Asian Performing Arts Farm (APAF) is a development initiative under the Tokyo Festival that offers opportunities for artists in Asia to elevate their creative practice through mutual exchange, and expand their presence beyond national and cultural boundaries. The initiative was launched in 2002 as the Asian Performing Arts Festival with a view to promoting culture through artistic exchange between Asian regions. In 2016, it changed its name to “Asian Performing Arts Forum,” serving as a venue that brings young artists together. In 2018, Junnosuke Tada assumed the role of Director, taking over from former-Producer Satoshi Miyagi, who led the program for ten years. In 2019, APAF underwent a major remodeling, changing “forum” to “farm,” with the aim of providing “rich soil” for the next generation of artists to grow in an increasingly globalized age. The new logo, redesigned for 2020, adopts a free and flowing design.
Junnosuke Tada became Director in 2018, and carried out a remodeling of APAF the next year. The initiative’s name was changed from “Asian Performing Arts Forum” to “Asian Performing Arts Farm.” With its programs, APAF offers three spaces: the Exhibition, for artists to spread their “branches” through creation; the Lab, where participants can deepen their practice, firmly establishing and expanding their “roots”; and the Young Farmers Camp, helping the next generation to plant the first seeds for future growth.
The experience of the participants over the course of the initiative will inform a variety of outputs, including performances, presentations, and essays. The three programs will cultivate a “farm” that yields artists and programs that will contribute to the Asian performing arts scene of the future.
To places you cannot reach alone
APAF Exhibition offers an opportunity for artists to create a transcultural performing arts piece, with the aim of opening up new possibilities for international collaboration. Participants from various backgrounds will extend their artistic “branches” by inspiring each other to try their hand at new creative processes and intercultural communication techniques, as well as further elevate their practice through audience feedback.
Beyond borders, beyond the body, towards a new future for Asian performing arts
APAF Lab is an art camp where those involved in the performing arts from across Asia, selected through an open call, gather to transcend the boundaries of culture and nationality, and spread their “roots” through the cultivation of new values. Rather than working towards a final product, such as realizing an artwork, Lab participants are encouraged to broaden their perspective through lectures, discussions, and the exchanging of their practices and approaches, while also taking on individual research projects. Lab facilitators will accompany the participants on the camp. Public presentations by the Lab participants will be given on the final day.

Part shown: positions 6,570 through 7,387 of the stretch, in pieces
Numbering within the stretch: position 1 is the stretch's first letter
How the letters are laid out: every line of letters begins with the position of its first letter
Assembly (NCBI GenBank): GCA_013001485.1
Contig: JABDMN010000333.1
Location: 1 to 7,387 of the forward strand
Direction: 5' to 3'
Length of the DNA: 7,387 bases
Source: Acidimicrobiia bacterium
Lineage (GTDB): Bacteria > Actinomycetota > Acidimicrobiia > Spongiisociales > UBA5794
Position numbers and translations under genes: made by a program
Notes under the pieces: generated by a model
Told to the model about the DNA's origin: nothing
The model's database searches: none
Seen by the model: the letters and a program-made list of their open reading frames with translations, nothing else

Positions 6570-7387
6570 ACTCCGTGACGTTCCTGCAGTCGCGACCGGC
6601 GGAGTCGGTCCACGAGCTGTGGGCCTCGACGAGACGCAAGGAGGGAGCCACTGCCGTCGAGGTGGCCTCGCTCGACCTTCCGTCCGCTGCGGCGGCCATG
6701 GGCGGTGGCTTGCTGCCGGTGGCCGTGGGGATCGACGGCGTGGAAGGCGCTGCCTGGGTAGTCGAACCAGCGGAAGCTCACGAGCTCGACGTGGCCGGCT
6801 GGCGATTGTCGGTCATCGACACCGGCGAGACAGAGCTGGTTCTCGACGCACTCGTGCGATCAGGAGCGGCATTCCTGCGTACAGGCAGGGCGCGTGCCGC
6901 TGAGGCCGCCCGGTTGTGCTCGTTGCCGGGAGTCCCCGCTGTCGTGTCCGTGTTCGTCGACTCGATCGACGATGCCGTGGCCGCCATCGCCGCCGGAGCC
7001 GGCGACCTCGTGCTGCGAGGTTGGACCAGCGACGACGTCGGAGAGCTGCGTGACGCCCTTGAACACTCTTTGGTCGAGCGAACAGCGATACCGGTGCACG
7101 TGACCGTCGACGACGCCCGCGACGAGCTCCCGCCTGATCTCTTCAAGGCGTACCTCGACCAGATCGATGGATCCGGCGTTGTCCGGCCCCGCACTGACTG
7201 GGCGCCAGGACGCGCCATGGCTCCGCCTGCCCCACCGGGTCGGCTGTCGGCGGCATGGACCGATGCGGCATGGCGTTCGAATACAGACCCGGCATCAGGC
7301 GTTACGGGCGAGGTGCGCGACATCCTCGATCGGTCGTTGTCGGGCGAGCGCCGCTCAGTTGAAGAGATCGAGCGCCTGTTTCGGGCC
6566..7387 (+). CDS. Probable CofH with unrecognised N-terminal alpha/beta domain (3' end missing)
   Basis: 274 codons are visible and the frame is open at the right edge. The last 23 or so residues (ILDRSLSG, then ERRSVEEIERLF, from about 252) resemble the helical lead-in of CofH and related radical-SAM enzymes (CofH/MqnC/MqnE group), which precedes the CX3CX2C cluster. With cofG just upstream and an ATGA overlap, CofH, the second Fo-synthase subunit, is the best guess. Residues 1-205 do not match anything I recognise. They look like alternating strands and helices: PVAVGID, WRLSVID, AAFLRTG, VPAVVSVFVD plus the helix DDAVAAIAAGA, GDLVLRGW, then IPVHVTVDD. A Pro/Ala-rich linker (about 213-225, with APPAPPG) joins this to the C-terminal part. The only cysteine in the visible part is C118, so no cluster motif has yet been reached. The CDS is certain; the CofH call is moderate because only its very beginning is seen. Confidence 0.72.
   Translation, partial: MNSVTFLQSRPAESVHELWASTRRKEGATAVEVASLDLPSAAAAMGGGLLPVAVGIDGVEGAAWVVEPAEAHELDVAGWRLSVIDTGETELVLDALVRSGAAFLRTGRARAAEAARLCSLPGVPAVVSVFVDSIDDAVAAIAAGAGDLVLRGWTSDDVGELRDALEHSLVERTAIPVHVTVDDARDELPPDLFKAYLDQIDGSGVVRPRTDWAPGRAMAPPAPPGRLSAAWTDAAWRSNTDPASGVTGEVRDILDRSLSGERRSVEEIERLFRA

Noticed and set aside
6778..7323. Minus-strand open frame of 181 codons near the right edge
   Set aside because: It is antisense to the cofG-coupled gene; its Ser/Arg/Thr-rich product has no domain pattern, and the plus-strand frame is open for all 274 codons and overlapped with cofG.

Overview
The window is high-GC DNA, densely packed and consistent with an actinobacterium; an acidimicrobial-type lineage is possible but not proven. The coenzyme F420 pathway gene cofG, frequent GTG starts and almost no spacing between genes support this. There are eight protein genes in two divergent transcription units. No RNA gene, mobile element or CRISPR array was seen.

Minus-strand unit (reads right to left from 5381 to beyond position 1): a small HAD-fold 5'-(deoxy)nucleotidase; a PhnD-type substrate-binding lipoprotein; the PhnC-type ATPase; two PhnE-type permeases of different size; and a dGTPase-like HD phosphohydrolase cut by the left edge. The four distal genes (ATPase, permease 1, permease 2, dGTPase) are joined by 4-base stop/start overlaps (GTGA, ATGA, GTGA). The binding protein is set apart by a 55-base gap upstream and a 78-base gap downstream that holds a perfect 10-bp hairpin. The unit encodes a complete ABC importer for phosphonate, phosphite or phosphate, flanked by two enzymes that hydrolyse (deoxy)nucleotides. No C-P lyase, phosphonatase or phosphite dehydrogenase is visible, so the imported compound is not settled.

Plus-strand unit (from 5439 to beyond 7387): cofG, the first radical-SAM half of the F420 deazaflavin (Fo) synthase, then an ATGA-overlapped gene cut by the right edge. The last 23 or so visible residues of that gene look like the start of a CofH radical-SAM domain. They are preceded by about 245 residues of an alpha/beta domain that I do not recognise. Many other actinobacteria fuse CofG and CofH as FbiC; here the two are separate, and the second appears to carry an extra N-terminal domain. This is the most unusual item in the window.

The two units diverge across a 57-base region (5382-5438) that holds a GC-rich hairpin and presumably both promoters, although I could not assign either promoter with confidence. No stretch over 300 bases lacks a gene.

○Young Farmers Camp.
A place for artists (under 30s) to experience the cutting edge
APAF Young Farmers Camp (YFC) is a study group for Japan-based rising talents (under 30s) in the performing arts. Participants will attend lectures, engage in lively discussions with their peers and foreign artists, as well as observe firsthand the intercultural creative and collaborative processes that take place at APAF. The program encourages its participants to gain new perspectives that will shape their future, allowing the various “seeds” within them to take root.
The position of Communication Design Director has been introduced at APAF in order to proactively engage with the issues that emerge at a site of international collaboration that brings together participants from diverse countries and cultures. The aim is to investigate and discuss the implications of different approaches to communication and dialogue, and set out appropriate guidelines.
Junnosuke Tada is a theater director who heads Tokyo Deathlock. Through his work, which spans classic to contemporary plays as well as dance and performance, Tada continues to question, by recreating real situations, the actual experiences of people in contemporary society. His practice, founded on the collaborative nature of theater, is one that goes beyond borders: Tada’s activities engage children and non-theater professionals. He has also been involved in multiple international collaborations, including Japan-South Korea and Japan-Southeast Asia productions. In 2010, he became the Artistic Director at Cultural Center of Fujimi City, KIRARI FUJIMI, making him the youngest artistic director of a theater for a public institution in Japan (he served for three consecutive terms over nine years). In 2014 Karumegi won the 50th Dong-A Theater Awards for Best Direction, making Tada the first non-Korean to receive the award. Tada is also part of the directing department of Oriza Hirata’s theater company Seinendan, and a part-time lecturer at Shikoku Gakuin University and Joshibi University of Art and Design.
On becoming director of APAF（2018）
APAF-Asian Performing Arts Farm
Organized by Tokyo Festival Executive Committee
[Toshima City, Toshima Mirai Cultural Foundation, Festival/Tokyo Executive Committee, Tokyo Metropolitan Foundation for History and Culture(Arts Council Tokyo & Tokyo Metropolitan Theatre)]
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